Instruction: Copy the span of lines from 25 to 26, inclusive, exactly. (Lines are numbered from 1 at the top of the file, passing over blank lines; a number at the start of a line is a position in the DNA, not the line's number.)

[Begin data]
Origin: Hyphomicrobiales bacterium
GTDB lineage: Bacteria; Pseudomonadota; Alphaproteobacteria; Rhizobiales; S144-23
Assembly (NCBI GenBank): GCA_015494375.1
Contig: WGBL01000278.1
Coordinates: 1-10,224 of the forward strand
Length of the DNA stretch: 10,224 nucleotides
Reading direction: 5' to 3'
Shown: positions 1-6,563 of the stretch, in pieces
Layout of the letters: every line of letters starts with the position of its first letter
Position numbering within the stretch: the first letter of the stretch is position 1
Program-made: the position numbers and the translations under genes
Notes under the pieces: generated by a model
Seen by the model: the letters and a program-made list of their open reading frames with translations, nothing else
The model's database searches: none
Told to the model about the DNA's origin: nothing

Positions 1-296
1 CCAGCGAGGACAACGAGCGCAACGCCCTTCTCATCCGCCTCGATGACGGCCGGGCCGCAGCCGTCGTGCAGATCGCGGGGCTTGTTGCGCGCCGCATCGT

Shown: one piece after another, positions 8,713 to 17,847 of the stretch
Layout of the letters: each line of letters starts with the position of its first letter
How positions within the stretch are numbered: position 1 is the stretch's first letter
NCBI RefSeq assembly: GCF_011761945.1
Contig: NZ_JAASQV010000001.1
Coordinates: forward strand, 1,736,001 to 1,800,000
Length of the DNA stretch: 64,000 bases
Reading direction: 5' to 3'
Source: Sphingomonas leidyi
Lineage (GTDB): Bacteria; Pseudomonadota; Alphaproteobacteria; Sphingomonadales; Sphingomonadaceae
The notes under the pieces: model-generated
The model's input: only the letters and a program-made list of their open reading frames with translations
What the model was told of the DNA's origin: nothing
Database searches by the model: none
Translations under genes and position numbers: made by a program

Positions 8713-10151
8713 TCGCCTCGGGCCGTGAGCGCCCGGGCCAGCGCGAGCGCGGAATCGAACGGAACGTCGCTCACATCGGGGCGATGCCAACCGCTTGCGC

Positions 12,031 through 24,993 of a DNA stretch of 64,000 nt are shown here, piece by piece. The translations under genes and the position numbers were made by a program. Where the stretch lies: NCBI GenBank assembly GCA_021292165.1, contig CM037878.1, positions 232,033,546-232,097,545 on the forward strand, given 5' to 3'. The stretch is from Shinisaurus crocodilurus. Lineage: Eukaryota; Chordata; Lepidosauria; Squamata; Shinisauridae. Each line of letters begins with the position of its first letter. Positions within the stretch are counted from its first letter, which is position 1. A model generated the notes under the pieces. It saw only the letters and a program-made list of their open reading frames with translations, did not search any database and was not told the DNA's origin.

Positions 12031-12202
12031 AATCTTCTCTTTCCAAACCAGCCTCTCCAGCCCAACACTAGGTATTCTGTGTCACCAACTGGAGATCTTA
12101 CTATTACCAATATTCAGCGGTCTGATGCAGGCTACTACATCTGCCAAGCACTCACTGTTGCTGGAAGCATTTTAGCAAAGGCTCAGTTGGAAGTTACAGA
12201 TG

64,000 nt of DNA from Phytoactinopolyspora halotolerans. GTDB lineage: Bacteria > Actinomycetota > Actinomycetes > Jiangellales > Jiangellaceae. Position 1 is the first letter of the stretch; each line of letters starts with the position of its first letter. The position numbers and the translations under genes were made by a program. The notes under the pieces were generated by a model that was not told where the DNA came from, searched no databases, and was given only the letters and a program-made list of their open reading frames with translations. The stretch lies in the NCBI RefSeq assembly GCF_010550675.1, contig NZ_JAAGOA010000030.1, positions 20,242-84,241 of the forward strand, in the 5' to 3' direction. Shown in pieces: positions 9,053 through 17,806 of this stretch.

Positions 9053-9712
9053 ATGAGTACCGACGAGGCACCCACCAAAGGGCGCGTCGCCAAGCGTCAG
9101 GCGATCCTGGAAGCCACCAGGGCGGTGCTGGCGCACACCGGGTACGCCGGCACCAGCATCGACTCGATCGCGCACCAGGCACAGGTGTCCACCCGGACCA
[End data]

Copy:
Reading direction: 5' to 3'
Source: Sphingomonas leidyi